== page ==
There's another catch. Federal and state inmates who have been convicted of crimes are eligible for Medicaid, but those awaiting trial—some for as long as three years—lose their eligibility. If North Carolina were to expand Medicaid under the Affordable Care Act, many more inmates could qualify under a plan being developed by the N.C. Association of County Commissioners and the state Division of Medical Assistance.
Other North Carolina counties have taken different paths to paying for inmate inpatient care, which not only costs large counties millions annually but can also throw a small county's annual budget into turmoil, given one prisoner with an unusually expensive condition.
"It's been a longstanding issue," Caldwell says. "For many inmates, they get much better care when they're in jail than when they're out. They are not entitled to unlimited medical care. They don't get cosmetic care done. But if they are having a heart attack, they are entitled to care as a constitutional right."
Mecklenburg County has been paying $1.5 million annually—up from $225,000 in 2014—since receiving a pointed letter from Carolinas HealthCare, citing the state statute.
Like several of North Carolina's other major counties—including Durham and Forsyth—Mecklenburg has adopted a different solution from Wake's. Instead of paying providers for inmate hospital care, these counties have contracted with a private company, in this case, the Tennessee-based company Correct Care Solutions. Durham County also pays CCS an annual fee of $3.17 million for jail inmates' care, including as much as $450,000 in hospital and other inpatient care.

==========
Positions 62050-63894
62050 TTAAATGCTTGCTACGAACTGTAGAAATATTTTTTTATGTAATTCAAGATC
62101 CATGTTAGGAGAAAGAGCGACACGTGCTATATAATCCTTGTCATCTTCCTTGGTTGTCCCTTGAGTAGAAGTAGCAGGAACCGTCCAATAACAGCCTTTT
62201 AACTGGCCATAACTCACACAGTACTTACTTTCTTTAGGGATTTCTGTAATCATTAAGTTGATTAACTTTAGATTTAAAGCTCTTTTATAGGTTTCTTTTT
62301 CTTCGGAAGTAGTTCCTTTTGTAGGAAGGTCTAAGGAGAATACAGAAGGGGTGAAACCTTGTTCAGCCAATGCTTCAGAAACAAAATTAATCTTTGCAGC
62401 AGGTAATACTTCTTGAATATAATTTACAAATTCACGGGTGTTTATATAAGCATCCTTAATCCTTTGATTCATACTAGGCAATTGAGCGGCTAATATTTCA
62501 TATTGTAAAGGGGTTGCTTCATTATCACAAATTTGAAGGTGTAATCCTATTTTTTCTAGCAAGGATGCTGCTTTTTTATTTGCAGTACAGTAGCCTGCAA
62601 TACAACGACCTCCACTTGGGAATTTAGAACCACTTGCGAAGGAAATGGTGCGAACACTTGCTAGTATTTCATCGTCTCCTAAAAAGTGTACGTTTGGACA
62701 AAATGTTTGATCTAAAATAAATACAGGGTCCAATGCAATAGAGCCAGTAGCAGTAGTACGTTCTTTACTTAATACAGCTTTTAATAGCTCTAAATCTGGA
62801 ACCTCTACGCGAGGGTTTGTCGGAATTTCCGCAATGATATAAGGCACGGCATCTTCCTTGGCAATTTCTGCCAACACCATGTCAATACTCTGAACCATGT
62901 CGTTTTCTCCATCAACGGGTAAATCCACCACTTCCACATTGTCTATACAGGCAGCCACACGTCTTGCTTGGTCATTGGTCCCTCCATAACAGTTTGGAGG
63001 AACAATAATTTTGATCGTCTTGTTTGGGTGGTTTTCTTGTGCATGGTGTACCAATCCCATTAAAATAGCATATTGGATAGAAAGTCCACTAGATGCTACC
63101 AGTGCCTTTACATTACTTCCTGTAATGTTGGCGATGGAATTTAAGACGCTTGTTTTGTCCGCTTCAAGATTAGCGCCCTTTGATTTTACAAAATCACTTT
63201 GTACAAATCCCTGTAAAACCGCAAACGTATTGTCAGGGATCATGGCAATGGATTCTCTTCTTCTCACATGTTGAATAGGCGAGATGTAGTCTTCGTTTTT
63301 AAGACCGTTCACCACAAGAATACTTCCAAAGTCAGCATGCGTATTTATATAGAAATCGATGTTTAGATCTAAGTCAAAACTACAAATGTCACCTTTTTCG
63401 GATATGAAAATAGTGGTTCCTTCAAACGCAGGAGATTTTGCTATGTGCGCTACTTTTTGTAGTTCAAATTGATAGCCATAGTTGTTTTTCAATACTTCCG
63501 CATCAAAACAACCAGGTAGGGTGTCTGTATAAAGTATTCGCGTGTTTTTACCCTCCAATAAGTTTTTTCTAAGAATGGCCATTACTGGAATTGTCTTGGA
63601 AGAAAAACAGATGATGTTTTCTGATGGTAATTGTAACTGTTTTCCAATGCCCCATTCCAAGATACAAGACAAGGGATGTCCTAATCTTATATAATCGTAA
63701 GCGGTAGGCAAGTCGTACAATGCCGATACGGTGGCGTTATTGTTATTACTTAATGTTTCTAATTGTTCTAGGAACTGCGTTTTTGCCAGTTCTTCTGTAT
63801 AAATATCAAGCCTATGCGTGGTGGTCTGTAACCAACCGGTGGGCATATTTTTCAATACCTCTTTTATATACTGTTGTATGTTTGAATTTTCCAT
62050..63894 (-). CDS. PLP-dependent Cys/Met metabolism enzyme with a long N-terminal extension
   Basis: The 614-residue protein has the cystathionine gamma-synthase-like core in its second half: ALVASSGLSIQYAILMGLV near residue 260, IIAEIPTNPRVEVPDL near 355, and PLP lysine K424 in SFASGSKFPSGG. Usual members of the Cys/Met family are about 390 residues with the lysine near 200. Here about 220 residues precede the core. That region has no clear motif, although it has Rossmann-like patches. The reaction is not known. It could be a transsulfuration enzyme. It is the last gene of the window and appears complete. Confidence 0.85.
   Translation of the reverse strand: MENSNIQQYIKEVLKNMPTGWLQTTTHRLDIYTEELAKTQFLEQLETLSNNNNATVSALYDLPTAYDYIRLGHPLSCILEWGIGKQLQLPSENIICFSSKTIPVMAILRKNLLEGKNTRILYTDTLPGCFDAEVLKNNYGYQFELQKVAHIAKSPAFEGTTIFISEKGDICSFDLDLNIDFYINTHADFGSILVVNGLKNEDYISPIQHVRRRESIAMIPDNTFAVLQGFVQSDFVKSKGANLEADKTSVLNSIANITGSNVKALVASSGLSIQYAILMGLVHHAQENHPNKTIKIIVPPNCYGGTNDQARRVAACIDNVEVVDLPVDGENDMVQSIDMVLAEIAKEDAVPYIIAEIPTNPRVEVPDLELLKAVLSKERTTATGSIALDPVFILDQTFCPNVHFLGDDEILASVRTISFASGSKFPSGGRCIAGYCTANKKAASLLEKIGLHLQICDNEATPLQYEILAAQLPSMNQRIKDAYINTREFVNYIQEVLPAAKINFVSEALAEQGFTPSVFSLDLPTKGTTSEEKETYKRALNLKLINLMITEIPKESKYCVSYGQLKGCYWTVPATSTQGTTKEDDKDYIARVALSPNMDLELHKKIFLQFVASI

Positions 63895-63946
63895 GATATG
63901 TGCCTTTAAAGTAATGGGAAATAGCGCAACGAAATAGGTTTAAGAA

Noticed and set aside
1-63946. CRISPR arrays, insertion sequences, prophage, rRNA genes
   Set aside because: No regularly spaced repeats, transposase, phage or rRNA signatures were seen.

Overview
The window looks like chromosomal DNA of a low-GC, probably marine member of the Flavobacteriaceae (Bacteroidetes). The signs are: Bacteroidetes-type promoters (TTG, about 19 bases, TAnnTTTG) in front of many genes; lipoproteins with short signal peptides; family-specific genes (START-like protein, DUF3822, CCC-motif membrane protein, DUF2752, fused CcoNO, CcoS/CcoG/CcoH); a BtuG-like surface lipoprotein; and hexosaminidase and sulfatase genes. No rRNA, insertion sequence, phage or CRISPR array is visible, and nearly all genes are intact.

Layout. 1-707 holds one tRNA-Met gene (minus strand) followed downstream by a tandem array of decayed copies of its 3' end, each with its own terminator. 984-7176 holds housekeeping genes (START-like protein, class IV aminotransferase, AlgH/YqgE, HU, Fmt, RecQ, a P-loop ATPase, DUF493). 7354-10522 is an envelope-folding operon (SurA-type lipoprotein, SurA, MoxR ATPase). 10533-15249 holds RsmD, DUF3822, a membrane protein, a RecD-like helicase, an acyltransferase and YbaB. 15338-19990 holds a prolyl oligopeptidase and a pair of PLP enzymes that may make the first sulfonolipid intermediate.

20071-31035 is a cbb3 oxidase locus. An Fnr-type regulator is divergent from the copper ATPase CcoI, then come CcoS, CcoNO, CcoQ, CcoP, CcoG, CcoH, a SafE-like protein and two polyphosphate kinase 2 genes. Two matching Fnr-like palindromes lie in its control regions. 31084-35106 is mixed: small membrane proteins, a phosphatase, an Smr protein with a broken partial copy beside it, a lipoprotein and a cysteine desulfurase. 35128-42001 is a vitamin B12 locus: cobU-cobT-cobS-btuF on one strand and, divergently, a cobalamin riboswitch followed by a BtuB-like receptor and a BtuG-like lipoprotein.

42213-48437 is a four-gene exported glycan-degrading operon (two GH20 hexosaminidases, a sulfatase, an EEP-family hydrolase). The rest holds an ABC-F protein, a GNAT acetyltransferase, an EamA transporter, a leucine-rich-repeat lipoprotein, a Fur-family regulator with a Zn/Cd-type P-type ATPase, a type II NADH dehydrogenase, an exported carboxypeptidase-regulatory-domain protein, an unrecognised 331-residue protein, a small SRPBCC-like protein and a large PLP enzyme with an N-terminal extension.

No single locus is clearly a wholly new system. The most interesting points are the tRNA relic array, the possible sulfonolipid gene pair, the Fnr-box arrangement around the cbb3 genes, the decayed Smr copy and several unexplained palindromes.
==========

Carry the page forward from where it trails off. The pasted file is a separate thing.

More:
"In the old days, we were providing the care through our health department," says Durham County Commissioner Ellen Reckhow. Under the previous arrangement, "all you need is a few huge medical expenses where people wind up in the hospital, and we pay the full retail rate."
The quality of care provided by CCS has been called into question through numerous lawsuits in states including North Carolina. Inmate Matthew McCain died in Durham County custody on January 19, 2016, and family members complained in media reports that his treatment was inadequate. A Durham Public Health Department investigation concluded that "McCain died as the result of complications from a seizure disorder. However, as a result of this investigation, it is recommended that certain changes be implemented in/by the Medical Unit to ensure the medical care provided continues to local and national standards."
The report goes on to make fourteen recommendations for improving care.
Squeezing out more taxpayer dollars, hiring private health care providers, letting inmates leave jail on their own recognizance, and delaying custody for some inmates—all are results of a law passed four years ago that's just now having its full effect.
Marc Stern, a corrections consultant who's also a faculty member at the School of Public Health at the University of Washington at Seattle, says privatization seems to be increasing, although there's no conclusive study showing that. But however care is compensated, he says, quality treatment of inmates results in a community that's healthier and safer, and in the end at lower risk.
"Inmates have more hypertension, more diabetes than the average population. Also more HIV and hepatitis B," Rice says. "We have this very sick population that in a very short time is going to come back into the community."
Wake Commissioner Erv Portman worries that Wake's cost of operation will keep rising as federal and state governments keep cutting help offered to people with low incomes and bad health.
"We need to be aware that when push comes to shove, we are the safety net," Portman says.
This article appeared in print with the headline "Bitter Pill."